- Local experienced builder – most seasoned builders have done garage conversions in one form or another over the years.
- Do it yourself – if you feel you have the skills and desire to take on a garage conversion project then this is always an option. However, it is often the case that you need a build quality only a professional can offer.
- Architect – this option will add to the overall project cost but an architectural designer will bring ideas and expertise you wouldn’t think of on your own. Design fees will vary but you can expect to pay anything from £1,000 to £3,000 plus.
- Garage conversion specialists – these companies specialise in garage conversions and will often offer a full package from design to build. They can often offer support with planning and building control issues too.
Having a designer to help with a complex garage conversion is a wise move. Firstly, you’ll often get a design that is compliant with the planning process and building regs. Secondly, a great design coupled with an experienced build team will ensure the end product is of great quality too.
Why Do I Need Building Regulations Approval for my Garage Conversion?
Building Regulations Approval is required for most building projects which have a structural impact on the existing structure. If you’re converting a garage to create a habitable space such as a new bedroom or kitchen extension, then your project will fall under Building Regulations.
There are two ways to ensure your new garage conversion satisfies the requirements of Building Regulations:
- Building Notice
- Full Plans Application
Your builder (yourself if it’s a d.i.y project) will notify your local council of the conversion. You builder can then proceed with the build but it becomes their responsibility to ensure building control requirements are met.
Full Plans Application
A full plans application is perfect for larger conversions and involves submitting an application with all plans and drawings to the local council. The advantage of this approach is that you will know before construction starts if the design meets Building Regulations.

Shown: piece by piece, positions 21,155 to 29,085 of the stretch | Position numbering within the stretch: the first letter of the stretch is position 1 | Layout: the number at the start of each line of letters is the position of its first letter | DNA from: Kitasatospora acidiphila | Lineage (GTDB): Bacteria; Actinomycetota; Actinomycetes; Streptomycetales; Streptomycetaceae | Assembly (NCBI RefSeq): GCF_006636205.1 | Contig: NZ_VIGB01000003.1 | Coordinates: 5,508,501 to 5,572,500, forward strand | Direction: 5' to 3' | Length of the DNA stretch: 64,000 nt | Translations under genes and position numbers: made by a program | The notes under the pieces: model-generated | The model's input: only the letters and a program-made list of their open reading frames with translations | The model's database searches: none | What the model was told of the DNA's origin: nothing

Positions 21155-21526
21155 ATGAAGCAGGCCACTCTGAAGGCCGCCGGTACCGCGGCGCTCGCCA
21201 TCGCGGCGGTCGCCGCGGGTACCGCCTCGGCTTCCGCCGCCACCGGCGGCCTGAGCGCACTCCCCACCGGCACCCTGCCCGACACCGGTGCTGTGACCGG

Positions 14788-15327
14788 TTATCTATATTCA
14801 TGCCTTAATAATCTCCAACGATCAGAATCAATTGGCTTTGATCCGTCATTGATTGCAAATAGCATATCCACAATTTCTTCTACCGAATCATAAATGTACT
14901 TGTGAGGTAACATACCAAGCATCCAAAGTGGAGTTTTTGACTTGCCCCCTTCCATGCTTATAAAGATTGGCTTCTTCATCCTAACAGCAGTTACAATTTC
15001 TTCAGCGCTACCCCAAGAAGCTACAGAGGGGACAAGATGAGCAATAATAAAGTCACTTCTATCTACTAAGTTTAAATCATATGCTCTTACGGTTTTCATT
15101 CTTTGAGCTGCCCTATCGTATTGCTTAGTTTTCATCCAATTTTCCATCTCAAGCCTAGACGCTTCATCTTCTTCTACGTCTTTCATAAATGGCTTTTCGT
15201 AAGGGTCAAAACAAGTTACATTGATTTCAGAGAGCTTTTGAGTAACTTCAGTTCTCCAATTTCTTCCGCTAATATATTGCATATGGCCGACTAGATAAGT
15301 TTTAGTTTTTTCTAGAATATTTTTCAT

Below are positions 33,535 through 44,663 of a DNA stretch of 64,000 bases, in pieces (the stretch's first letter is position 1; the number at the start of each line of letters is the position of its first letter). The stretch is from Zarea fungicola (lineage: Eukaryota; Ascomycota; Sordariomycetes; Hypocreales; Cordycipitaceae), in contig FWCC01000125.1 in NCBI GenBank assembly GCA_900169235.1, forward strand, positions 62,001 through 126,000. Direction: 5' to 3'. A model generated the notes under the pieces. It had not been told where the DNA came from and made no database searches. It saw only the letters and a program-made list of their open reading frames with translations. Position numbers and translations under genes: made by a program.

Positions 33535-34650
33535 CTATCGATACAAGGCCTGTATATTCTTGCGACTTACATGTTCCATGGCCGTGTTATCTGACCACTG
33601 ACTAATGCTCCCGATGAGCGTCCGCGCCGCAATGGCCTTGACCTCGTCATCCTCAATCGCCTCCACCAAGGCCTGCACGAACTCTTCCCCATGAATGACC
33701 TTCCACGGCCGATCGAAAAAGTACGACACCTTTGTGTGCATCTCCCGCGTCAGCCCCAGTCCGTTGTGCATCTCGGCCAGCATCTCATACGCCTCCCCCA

The local authority (Oxfordshire County Council) will assign a building inspector who will inspect and sign off each inspection stage of the building process. The inspector will issue a Certificate of Completion when all the work is done. This is an essential document should you wish to sell or remortgage your house and should be kept safely with any other planning documents.
Garage Conversions Foundations and Insulation
Assessing the foundations of a garage before going ahead with a garage conversion is a critical step that can mean the success or failure of the build.
The conversion will often involve removing the old garage door, adding an infill wall and inserting a window. These features will require adequate foundations.
Digging an inspection pit or boring a core hole will allow you to check if the foundations are at least 200mm deep. If this is the case then you can go ahead and build an infill wall on this foundation.
In the event that the existing garage foundations fall short, you can solve the problem using one of two methods:
- Dig a 1m footing wall and fill it with concrete then build a wall on top
- Add a 140mm x 100mm concrete lintel below ground level on both sides to support the infill wall
Getting the foundations right is the first step in creating the additional space you desire for your family. Next, make sure the walls, floors and roof have adequate insulation.
Areas to Consider for Insulation
Adding insulation to a garage conversion will make it an energy-efficient, warm and comfortable living space. External wall insulation, although it may seem like an ideal way to maximise internal space, is not a recommended solution.